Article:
The rating agency has modest expectations for the tourism season this summer in Portugal.
Moody’s analyst Sarah Carlson told Lusa on Wednesday that the rating agency has modest expectations for the tourism season this summer in Portugal, anticipating that things will not return to normal as early as 2021.
The analyst, who was speaking to Lusa after the video conference “Credit Trends – Portugal’s Post-Pandemic Growth Opportunities”, held by the financial rating agency, noted, however, that there will be some level of tourism activity.
“We certainly expect that there will be some material level of tourist activity and of course with the vaccinations, some people will feel much freer to go out, fly around, stay in hotels or go to restaurants, especially in the summer months,” she said.
According to Sarah Carlson, the normal level regarding, for example, air travel will take some time to recover, but other factors enter into the accounting, such as the way one travels to the tourist destination or the number of domestic tourists.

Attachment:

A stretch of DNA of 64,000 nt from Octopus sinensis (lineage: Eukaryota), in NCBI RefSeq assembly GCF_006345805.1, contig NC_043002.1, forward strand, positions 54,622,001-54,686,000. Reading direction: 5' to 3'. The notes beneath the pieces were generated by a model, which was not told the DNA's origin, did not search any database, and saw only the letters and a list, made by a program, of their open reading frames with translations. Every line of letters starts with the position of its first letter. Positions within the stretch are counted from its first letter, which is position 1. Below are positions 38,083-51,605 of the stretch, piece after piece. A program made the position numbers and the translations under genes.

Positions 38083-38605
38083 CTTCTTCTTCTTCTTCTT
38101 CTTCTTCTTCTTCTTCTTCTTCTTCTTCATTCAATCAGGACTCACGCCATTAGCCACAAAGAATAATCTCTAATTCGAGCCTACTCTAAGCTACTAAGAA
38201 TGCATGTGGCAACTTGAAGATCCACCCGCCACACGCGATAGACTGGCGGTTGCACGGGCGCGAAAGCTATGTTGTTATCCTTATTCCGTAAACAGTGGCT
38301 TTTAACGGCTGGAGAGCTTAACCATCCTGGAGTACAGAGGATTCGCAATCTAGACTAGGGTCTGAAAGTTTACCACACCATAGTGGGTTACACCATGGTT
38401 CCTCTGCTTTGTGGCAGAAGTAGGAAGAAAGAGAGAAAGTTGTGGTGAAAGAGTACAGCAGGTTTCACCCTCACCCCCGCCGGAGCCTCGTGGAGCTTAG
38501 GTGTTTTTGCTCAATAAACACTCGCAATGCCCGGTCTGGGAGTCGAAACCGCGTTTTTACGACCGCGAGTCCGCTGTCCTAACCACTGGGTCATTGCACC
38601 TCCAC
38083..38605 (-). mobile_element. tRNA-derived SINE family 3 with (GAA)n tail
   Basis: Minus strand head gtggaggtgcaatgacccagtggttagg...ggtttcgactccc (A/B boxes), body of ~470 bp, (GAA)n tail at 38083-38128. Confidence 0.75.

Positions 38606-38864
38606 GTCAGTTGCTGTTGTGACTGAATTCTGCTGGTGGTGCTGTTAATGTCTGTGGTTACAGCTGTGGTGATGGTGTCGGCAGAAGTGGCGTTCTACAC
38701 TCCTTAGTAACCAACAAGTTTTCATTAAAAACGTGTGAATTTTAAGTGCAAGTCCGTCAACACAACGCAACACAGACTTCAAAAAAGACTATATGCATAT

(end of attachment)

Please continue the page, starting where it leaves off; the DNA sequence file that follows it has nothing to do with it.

“Portugal does not have as many domestic tourists as France or Italy, but it still has a reasonable number,” the Moody’s analyst told Lusa, recalling the large Portuguese diaspora.
“It is not Germans or Dutch going to Portugal, it is Portuguese people living in other European countries travelling not only to go on holiday but also to see their families and friends,” a type of travel that is a bit more resilient than pure tourism.
Sarah Carlson mentioned that Portugal is certainly one of the most dependent countries on tourism in Europe, something that has advantages and disadvantages but is in a more favourable position than some island economies, which also have a smaller population.
For the rest of the year, she anticipated that European funds may arrive closer to the end of the year.
What is most important from a rating perspective is how the funds are used to foster long-term growth potential, being much easier to spend the money and foster growth in the very short term, but very good quality programmes will have a positive impact afterwards.
The biggest structural problem is that Portugal has relatively low potential growth, she said, adding that education reforms are always something that is talked about a lot, as is retraining, keeping workers in different areas of the economy which could be addressed by the funds.